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Title: Bureaucratic motivations : an examination of motivations in the US Environmental Protection Agency and the Environment Agency for England and Wales
Author: McMahon, Robert Kieran
Awarding Body: University of Oxford
Current Institution: University of Oxford
Date of Award: 1999
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This thesis examines the motivations of bureaucrats in two government agencies: the Environmental Protection Agency in the US, and the Environment Agency for England and Wales. The model employed in this work is a Trifocal Model which utilises Rational Choice, Institutional and Cultural approaches in answering the thesis question. The aim of this work is two-fold: one aim is to explain motivations in two agencies; the second aim is to suggest why the existing literature in the field of bureaucracy often fails to capture the diversity of bureaucratic motivations. The claim is that the adherence to one particular paradigmatic approach prevents scholars from attaining a comprehensive understanding of motivations. This work focuses on two elements of the Trifocal Approach, namely institutional and cultural explanations. Rational Choice explanations are given a limited explanatory role in this work, in large part because of the restricted usefulness of an approach which takes the preferences of agents as given. This thesis uses a scientific approach to the analysis of qualitative data, allowing other researchers to make use of, and indeed to question, the findings presented below. The argument in this thesis suggests why scholars must pay more attention to what those people within bureaucracies tell us about themselves and their motivations. To take the preferences of agents as givens is to ignore much of what is most important about the study of politics that is, where preferences come from, and how they shape the political behaviour we observe in bureaucracies. This thesis will show that public sector reforms are often flawed, often failing to consider the interplay of cultural and institutional effects, and how these effects have a bearing on the motivations of staff in organisations undergoing reform. Furthermore, cultural and institutional factors must be considered whenever one considers the question what is it that motivates bureaucrats.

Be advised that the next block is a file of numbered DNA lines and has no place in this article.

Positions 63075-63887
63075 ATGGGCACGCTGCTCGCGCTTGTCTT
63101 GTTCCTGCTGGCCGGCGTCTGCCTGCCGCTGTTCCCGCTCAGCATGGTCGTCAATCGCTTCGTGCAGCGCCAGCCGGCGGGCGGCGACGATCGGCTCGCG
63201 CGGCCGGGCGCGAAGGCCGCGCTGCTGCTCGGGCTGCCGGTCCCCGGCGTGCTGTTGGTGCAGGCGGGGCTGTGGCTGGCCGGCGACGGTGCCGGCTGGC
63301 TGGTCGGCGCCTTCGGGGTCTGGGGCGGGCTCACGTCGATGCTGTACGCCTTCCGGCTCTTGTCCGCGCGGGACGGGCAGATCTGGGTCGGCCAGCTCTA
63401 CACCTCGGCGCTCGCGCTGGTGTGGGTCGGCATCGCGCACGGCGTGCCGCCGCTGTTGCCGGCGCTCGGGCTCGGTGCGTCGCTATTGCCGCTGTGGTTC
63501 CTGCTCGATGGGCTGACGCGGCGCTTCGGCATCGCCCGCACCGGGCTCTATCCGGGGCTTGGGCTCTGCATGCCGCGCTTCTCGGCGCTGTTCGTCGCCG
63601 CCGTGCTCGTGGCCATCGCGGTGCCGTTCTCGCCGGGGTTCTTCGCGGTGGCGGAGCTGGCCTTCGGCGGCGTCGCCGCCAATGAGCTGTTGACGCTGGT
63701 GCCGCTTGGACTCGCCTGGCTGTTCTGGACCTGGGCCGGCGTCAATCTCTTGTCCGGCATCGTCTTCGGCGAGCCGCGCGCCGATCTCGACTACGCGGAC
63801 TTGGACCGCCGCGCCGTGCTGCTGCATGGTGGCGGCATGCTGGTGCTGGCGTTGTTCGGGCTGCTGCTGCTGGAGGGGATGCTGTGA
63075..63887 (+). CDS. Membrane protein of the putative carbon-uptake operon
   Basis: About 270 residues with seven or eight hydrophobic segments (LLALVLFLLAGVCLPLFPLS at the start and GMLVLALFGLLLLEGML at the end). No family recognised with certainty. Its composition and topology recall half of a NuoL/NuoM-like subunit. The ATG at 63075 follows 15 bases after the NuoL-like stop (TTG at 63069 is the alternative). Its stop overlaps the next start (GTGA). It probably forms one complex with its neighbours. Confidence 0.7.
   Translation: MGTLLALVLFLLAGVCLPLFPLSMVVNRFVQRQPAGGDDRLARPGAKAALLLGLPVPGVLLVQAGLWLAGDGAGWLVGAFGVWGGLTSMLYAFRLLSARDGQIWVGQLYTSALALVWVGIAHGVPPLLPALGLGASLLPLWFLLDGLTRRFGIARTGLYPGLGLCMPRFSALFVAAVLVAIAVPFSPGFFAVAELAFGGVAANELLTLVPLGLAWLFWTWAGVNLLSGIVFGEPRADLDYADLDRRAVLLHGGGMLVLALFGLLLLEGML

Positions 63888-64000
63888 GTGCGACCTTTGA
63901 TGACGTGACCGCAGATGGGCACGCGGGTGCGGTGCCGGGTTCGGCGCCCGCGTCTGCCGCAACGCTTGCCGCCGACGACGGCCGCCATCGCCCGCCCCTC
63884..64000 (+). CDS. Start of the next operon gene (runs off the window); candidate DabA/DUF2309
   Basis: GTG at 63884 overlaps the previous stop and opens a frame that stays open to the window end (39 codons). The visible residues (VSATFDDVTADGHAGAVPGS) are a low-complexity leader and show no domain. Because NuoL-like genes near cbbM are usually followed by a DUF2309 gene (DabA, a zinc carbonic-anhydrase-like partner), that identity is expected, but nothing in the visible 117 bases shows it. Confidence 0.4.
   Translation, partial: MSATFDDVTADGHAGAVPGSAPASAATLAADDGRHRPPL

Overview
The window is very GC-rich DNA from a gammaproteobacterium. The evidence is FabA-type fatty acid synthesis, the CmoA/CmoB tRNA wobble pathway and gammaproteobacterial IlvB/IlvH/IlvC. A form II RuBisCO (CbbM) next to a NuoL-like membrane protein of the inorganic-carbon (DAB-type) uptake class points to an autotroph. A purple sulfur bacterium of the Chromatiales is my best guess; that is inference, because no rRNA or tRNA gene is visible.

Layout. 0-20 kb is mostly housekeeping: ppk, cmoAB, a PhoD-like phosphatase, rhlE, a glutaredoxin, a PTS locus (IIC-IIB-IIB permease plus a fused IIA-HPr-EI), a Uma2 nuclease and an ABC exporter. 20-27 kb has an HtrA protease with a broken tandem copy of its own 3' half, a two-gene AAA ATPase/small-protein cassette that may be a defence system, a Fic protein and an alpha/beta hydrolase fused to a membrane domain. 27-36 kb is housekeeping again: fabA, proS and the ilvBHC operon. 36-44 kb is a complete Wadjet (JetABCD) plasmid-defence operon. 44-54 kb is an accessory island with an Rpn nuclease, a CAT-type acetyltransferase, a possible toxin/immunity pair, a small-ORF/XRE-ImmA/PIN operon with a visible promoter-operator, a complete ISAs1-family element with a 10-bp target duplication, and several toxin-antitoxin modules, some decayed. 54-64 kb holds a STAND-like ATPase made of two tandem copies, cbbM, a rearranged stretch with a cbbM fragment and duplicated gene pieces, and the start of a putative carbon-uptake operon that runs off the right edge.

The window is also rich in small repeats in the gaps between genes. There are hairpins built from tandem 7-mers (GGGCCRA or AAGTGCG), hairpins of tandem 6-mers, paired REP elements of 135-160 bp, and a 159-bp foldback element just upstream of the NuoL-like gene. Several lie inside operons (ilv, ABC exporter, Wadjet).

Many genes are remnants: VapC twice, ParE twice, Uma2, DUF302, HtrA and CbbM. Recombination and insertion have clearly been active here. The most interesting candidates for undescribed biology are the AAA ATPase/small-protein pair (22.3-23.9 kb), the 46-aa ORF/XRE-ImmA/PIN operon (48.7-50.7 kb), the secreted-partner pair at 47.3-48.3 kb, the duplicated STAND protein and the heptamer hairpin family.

Supervisor: Not available Sponsor: Not available
Qualification Name: Thesis (Ph.D.) Qualification Level: Doctoral
EThOS ID:  DOI: Not available
Keywords: Bureaucracy ; Case studies ; Motivation (Psychology) ; Great Britain ; United States Political science Public administration Management